Tuesday, April 03, 2007

Fiddle Favorites: African-American Fiddlers


African-American musicians had the most profound effect on the music of North America. The Banjo, the blues, and jazz are often cited as the major contributions of African-Americans to American musical culture, but it goes much deeper than that.

I know this is a theme that I keep returning to, but I don’t believe it can be overstated. The blending of African and Caribbean rhythms and syncopations with the traditional English and, later, European musical styles is what made American music unique and laid the foundation for Rock ‘n’ Roll. This blending was already evident by the time Edison invented his cylinder recording machine, so that by the 1920s, when the record companies were swarming all over the South, very little music did not already contain at least some Black influence.

Although Black and White musicians would freely trade licks backstage and at informal jam sessions, this was still the period of Jim Crow and recording sessions were strictly segregated. That is until Bud Landress, the fiddler with the popular White string band the Georgia Yellow Hammers, sat out of a recording session in Charlotte, North Carolina.

It was August of 1927, the Yellow Hammers had traveled to Charlotte to record for Victor. Riding on the same train, but a few cars back, were the Baxter Brothers. The Baxter Brothers were actually the father and son act of Andrew and Jim Baxter. They, too were on their way to record for Victor, although during a separate session.

The Baxters and the Yellow Hammers had played together plenty of times back in Georgia and when Bud Landress sat out of the session, Andrew Baxter sat in as fiddler for the Yellow Hammers. To my knowledge this was the first integrated recording session in the South. The song that Baxter sat in for Landress on was G Rag, and turned out to be one of the Georgia Yellow Hammers better selling records.

Andrew and Jim Baxter - Forty Drops.mp3

Andrew and Jim Baxter - The Moore Girl.mp3

Georgia Yellow Hammers - G Rag.mp3

Andrew & Jim Baxter recordings are somewhat scarce today. Here are a few CDs that include some of their work:
Raw Fiddle available from County Sales
Roots of American Fiddle Music: Vol 2 available from HeaHeah

Last year I posted about the Georgia Yellow Hammers and the Baxters and shortly after I received an email from Paul Shoffner, Jr. of Calhoun, Georgia. He had been working for years to convince the powers that be in Calhoun that they ought to celebrate their native sons, Andrew and Jim Baxter. Well, the folks of Calhoun finally saw the light and on May 5th, 2007 the First Annual International String Band Festival will take place in Calhoun. The festival is being sponsored by the fine folks at Old Hat Records.

I won’t be able to make it to Calhoun, I’m still working too much overtime. If you can make it to the festival, leave a comment on the Bus and give your fellow riders a report.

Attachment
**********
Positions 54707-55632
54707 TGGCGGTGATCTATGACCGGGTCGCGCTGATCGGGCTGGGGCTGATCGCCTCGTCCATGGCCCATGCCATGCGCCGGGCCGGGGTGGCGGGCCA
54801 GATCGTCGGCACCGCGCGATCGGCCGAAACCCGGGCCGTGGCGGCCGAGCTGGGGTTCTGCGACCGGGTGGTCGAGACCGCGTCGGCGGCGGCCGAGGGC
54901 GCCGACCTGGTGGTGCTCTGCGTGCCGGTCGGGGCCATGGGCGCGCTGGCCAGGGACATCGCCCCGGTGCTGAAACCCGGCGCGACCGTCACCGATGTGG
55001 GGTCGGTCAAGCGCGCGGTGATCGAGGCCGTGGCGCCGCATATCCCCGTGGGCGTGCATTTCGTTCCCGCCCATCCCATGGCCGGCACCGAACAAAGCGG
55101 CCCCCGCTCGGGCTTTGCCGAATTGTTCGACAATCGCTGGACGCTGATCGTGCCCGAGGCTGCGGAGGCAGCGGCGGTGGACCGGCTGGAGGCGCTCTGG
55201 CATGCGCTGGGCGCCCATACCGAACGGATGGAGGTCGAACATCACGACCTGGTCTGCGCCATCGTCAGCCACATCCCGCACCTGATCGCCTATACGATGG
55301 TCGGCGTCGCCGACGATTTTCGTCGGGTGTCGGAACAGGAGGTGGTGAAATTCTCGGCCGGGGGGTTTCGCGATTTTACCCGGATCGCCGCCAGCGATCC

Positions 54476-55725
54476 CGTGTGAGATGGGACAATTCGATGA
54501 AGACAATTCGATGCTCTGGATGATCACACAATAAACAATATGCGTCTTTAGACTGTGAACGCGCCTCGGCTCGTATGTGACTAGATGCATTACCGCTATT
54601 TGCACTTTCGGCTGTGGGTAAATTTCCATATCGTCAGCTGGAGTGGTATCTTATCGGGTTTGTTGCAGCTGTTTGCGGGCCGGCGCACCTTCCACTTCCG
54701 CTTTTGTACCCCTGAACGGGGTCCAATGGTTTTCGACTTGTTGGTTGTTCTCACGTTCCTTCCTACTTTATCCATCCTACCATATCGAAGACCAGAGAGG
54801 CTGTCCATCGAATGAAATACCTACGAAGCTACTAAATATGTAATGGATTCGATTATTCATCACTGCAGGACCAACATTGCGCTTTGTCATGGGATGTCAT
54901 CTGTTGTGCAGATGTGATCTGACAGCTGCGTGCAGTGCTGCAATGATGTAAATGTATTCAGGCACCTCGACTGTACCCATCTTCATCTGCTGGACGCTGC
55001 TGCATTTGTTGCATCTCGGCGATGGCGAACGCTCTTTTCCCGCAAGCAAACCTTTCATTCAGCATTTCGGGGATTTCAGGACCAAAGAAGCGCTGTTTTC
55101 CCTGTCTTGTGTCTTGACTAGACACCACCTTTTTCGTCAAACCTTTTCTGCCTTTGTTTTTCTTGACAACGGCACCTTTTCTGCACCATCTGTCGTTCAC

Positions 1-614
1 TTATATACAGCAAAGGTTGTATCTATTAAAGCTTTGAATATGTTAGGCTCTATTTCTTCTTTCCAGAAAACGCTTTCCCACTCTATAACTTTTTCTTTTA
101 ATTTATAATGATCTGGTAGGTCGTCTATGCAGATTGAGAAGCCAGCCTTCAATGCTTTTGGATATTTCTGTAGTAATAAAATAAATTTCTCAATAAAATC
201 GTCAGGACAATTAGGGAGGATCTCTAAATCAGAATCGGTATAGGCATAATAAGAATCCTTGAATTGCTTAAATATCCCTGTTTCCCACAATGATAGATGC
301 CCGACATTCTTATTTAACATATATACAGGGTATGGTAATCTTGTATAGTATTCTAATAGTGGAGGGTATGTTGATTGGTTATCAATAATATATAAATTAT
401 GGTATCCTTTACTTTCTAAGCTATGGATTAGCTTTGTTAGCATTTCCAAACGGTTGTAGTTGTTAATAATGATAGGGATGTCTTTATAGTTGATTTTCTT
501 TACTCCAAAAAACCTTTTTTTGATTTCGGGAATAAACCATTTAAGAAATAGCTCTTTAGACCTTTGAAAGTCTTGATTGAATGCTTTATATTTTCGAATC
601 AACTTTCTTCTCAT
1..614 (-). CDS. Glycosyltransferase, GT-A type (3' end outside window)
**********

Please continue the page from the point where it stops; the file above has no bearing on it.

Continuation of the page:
12 Comments:

Blogger Daniel said...

This comment has been removed by a blog administrator.

April 04, 2007 1:24 AM  
Blogger Daniel said...

This comment has been removed by a blog administrator.

April 04, 2007 2:30 AM  
Anonymous john said...

Another great disc full of Black fiddlers is Old Hat's "Folks He Sure Do Pull Some Bow" which presents some great examples of fiddle music used in early Jazz and Blues tunes. Before hearing this I had always thought the use of the violin in Jazz to stem from Django Reinhardt and his Hot Club de France and Stephane Grapelli & Joe Venuti to be the only Jazz fiddlers out there. Boy, was I wrong!

April 04, 2007 8:19 AM  
Blogger kjk said...

Check out the Carolina Chocolate Drops. The fiddler is amazing.

April 04, 2007 10:16 AM  
Blogger Ed said...

John,
Good call, Old Hat's "...Pull Some Bow" is an amazing collection!

April 04, 2007 10:43 AM  
Blogger Ed said...

Ken,
Thanks for the link to the Carolina Chocolate Drops. They will be the headliners at the Festival in Calhoun next month. i suppose I should have mentioned that.

I hope you and the Mrs. are doing fine. email me if you get a chance.

April 04, 2007 10:47 AM  
Blogger kjk said...

another contemporary, african american string band: The Ebony Hillbillies.

So far so good with the Mrs. She's got a lot of spunk.

April 04, 2007 10:51 AM  
Blogger kjk said...

ed, i haven't able to locate your e-mail address. i saw it in the comments once, a while back. if you click on my blogger profile, my address is there ... anyway, back to work for me!

April 04, 2007 11:10 AM  
Blogger Ed said...

Ken,
Thanks for the heads up and link for the Ebony Hillbillies. I had not heard of them before. They are great! I've ordered their CD and will order the new one once it's available online.

April 04, 2007 6:33 PM  
Blogger Mr. Beer N. Hockey said...

In the photo above what do you suppose was "not allowed"?

April 04, 2007 9:44 PM  
Blogger Ed said...

I wondered that myself, Beer.

April 05, 2007 6:51 AM  
Anonymous john said...

Probably "Banjo Playing".
My wife has always wanted to have a sign like that posted in our house!

April 05, 2007 10:04 AM  

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